Courtesy Photo / knpb.org
Filmmaker Ken Burns shoots a scene

Courtesy Photo / knpb.org Filmmaker Ken Burns shoots a scene

Tara Aday

As a filmmaker and producer who specializes in American history, Ken Burns will help educate Grand Valley State University students about the future of our country as a part of the university’s 50th Anniversary Celebration.

Burns will hold a question and answer session next Thursday at the Cook-DeWitt Center at 1 p.m., and his main lecture, titled “The Next 50 Years in the United States,” will be held at 7 p.m. at the Pew Campus’ Eberhard Center.

GVSU film and video professor Jim Schaub said Burns, who has covered subjects from the American Civil War to more recent work on national parks in his 30-year experience as a documentary filmmaker, is an authority on America’s future.

“(Burns’) ability to understand and appreciate history gives him a solid basis for looking into the future,” he said. “He does meticulous research and delves deeply into a subject and is driven to get to the core of the issue he is presenting.”

Burns is the third and final lecturer of GVSU’s Distinguished Academic Lecture series.

The lecture is free and open to the public and will consist of a discussion on the American experience. It will end with a question and answer session about the U.S., and the next 50 years.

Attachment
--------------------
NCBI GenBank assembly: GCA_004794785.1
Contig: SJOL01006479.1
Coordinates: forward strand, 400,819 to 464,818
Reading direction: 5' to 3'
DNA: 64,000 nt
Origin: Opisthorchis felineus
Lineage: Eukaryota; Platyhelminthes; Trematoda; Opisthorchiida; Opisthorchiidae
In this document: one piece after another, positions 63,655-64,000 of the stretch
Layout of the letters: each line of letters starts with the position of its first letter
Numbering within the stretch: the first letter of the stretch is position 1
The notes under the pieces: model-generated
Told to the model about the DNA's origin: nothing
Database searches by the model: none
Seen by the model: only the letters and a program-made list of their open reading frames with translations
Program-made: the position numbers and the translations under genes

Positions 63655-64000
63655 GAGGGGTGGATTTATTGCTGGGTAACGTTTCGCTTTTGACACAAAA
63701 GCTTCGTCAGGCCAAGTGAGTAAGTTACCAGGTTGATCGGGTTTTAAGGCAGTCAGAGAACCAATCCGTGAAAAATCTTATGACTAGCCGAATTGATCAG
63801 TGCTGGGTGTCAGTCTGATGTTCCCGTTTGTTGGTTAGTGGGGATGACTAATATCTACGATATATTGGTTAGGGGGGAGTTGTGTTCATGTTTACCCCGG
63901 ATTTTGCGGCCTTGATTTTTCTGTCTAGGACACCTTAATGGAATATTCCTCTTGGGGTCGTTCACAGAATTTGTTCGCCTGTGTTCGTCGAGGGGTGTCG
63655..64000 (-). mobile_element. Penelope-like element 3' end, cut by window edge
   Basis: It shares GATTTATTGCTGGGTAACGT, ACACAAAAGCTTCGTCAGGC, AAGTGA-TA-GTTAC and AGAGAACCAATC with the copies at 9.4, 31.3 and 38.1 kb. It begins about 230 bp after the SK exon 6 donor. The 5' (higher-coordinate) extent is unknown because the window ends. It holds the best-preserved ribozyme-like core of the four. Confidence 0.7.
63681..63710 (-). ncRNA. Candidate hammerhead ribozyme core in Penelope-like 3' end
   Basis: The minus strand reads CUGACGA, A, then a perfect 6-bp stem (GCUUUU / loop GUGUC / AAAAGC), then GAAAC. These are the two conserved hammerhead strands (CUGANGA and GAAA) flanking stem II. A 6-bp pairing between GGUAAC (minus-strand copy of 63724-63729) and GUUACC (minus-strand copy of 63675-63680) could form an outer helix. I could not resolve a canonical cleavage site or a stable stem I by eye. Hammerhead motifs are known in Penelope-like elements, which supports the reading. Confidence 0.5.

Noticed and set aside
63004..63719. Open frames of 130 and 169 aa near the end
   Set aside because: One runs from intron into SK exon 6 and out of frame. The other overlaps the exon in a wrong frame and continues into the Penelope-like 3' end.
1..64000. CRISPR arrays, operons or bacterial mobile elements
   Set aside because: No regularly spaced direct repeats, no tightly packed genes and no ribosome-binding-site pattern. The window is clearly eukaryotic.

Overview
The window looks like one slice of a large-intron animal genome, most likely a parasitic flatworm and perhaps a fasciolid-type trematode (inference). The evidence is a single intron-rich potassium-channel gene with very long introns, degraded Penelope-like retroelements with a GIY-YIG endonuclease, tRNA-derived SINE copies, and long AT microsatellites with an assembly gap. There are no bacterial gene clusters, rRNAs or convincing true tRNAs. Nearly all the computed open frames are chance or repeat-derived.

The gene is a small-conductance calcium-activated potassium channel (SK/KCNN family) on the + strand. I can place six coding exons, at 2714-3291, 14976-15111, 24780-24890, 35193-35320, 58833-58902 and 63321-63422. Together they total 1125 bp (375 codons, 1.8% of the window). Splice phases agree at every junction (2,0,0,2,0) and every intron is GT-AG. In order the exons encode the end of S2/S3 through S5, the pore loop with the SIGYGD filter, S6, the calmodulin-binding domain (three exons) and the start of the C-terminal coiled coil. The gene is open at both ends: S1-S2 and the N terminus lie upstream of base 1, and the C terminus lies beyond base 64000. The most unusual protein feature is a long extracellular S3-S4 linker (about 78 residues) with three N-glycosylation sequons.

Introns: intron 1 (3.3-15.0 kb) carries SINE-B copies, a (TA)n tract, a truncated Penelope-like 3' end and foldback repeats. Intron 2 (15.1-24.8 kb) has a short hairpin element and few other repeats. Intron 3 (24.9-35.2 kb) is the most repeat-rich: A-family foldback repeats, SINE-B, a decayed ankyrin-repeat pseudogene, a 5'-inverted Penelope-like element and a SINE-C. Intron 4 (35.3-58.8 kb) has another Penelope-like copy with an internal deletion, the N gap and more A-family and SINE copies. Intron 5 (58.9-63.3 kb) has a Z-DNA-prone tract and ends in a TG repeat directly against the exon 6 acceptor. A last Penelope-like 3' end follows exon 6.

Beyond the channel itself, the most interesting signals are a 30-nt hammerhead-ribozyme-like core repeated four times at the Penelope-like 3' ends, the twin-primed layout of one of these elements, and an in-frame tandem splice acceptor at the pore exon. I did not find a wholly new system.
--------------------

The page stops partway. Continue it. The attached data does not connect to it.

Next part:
The Ann Arbor native has earned numerous film and television awards, including four Emmy Awards.

GVSU associate vice president Jon Jellema said Burns’ work, which captures a wide range of America’s diverse history, made him a good choice for the upcoming lecture.

“Burns’ documentary films have all been backward looking,” said Jellema, who is also the head of the subcommittee in charge of selecting the lecturers. “We asked him to use the insights he has gained from looking back in our country’s history to make some observations about what the next 50 years may hold.”

Film and video professor Margo Greenlaw said Burns’ attention to detail and his background in an array of subjects logically translates into him being an engaging lecturer.

“(Burns’) work relates to many departments at GVSU including communications, film and video, broadcasting, history, American studies, anthropology and so on, which echoes Grand Valley’s model of providing students with a liberal arts education,” Greenlaw said. “Many people across disciplines know and appreciate his work, so I believe he’ll draw an enthusiastic and diverse crowd.”

[email protected]